what is the storage solution for me?

Discussion in 'Mac Pro' started by clamnectar, Jun 17, 2013.

  1. clamnectar macrumors regular

    May 7, 2009
    I need large, fast storage for video files AND I want redundancy. Here's what I THINK I want: to make an 8 TB RAID 0 out of two 4 TB drives, and a concatenation of two 4 TB drives as a backup volume. What do I really want? Suppose price isn't a consideration. Also, suppose price IS a consideration. What do I need?

    I don't have a machine with thunderbolt yet but I'll probably buy this newfangled Mac Pro, so that may suggest certain future options. Currently on a Mac Pro 3,1 with 4 filled drive bays and a lot of external firewire crap.
  2. Bear macrumors G3

    Jul 23, 2002
    Sol III - Terra
    Depending on how much speed you want, I would suggest RAID 5 for your data disk so a single disk failure doesn't cause you to have to restore all your data. Or if you want even faster data access, go with mirroring (RAID 1) combined with striping (RAID 0).

    As for your backup volume, remember you might want more space on it that your data drive to allow for some backup history. Also, do you want a single disk failure to wipe out your backups? I would recommend a 4 or 5 disk raid 5 for your backups.

    You do want your data and your backup to be in 2 separate enclosures. And once you have 8 or more identical disks, under the cost isn't an issue option, buy a matching spare disk so you can replace a failed disk right away. Also, you may want the enclosures to be the same model so you can swap parts between them in case your data enclosure has a hardware failure other than a disk.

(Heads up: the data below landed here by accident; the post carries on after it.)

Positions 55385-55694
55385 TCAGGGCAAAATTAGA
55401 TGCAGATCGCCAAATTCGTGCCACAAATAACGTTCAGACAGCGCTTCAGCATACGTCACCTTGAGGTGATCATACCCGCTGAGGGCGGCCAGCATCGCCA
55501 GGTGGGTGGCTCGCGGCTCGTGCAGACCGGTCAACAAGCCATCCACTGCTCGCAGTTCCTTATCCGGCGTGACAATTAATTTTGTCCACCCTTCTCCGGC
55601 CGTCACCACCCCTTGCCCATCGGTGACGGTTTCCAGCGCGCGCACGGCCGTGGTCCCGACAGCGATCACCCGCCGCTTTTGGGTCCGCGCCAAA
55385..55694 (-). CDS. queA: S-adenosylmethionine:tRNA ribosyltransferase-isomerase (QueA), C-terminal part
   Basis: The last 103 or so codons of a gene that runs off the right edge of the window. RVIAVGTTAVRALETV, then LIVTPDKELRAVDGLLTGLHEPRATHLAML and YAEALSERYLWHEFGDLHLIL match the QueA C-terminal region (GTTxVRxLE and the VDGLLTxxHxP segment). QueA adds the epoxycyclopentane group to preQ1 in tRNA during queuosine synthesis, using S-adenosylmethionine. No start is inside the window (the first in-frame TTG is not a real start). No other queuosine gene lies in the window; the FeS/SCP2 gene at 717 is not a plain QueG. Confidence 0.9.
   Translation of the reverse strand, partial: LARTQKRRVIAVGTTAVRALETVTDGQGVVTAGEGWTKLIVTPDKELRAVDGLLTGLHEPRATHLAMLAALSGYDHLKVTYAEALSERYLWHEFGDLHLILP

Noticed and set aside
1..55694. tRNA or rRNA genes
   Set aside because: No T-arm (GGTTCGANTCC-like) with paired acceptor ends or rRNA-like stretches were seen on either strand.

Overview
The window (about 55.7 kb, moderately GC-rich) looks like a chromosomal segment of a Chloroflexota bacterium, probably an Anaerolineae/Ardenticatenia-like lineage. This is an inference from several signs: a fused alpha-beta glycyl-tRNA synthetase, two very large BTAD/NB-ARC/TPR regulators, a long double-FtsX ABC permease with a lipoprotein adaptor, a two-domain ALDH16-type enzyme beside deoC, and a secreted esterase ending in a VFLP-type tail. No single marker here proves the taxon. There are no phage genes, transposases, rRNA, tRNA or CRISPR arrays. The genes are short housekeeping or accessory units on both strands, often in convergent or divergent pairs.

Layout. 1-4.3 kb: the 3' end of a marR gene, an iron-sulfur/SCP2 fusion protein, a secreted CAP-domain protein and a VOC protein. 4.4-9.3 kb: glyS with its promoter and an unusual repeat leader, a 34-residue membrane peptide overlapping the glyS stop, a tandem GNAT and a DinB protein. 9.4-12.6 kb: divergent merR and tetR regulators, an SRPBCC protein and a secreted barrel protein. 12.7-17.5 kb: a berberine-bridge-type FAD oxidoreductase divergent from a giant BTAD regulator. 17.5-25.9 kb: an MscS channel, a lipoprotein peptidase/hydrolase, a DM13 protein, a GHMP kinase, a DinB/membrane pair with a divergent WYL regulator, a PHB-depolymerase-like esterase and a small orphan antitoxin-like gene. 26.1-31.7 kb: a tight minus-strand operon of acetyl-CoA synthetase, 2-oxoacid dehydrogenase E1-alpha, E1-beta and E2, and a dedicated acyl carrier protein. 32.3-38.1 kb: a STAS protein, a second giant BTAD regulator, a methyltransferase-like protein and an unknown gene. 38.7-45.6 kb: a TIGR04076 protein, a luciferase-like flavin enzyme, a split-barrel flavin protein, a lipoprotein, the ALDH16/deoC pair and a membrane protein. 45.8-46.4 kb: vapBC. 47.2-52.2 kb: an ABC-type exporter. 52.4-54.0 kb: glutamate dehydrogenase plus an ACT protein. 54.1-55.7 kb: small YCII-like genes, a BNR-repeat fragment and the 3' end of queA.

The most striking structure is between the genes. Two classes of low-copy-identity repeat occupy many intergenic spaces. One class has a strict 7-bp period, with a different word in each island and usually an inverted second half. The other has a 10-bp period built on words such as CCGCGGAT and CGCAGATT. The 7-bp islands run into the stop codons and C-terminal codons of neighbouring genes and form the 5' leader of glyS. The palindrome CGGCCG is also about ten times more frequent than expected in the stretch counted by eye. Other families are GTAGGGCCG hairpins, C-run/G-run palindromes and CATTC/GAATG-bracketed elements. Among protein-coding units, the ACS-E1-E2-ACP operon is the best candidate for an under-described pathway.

Also, if cost is not a consideration, buy the enterprise class disks with 5 year warranties. These disks are designed for continuous operation.

    All my suggestions fall under the question of what is the cost to you of a disk failure? Especially one that takes you out of action for the time it takes to do a data restoration.

    And if the cost to you is really not a consideration, you want to make 2 backups of your data just in case.
  3. Gav2k macrumors G3


    Jul 24, 2009
  4. deconstruct60 macrumors 604

    Mar 10, 2009
    You probably don't want to concatenate two volumes for your backup. Two independent volumes would be better.

    You need to classify your video files. If these are mostly static ( non changing, read only ) video files you just need to make copies. If that is majorit of your ~7TB of data just put copies onto one volume until mostly full and onto another volume . Time machine or automated back-up isn't a big deal since there are hardly any changes to made to the files. ( you could set up smart disk cloners to automate moving over the files to individual volumes/folders )

    If you loose one of these split volumes then you loose half of your data. If concatenate then largely have toasted all of it. Back drives fail also. They don't stop failing any more than other drives just because you have externally labelled them as "back up". If you backing up RAID-0 because it might fail your concatenation is in the exact same boat.

    Even if a subset of this stuff is dynamically edited/mutated it is still better to peel off the bulk stuff that is just primarily archival.

    You may just want to switch those external FW drives over to larger USB 3.0 drives and do some consolidation if that is mostly just archival data (old projects likely not going to touch. ). That is a better "back-up" than trying to keep that data actively spun-up 100% of the time while almost never accessing it.

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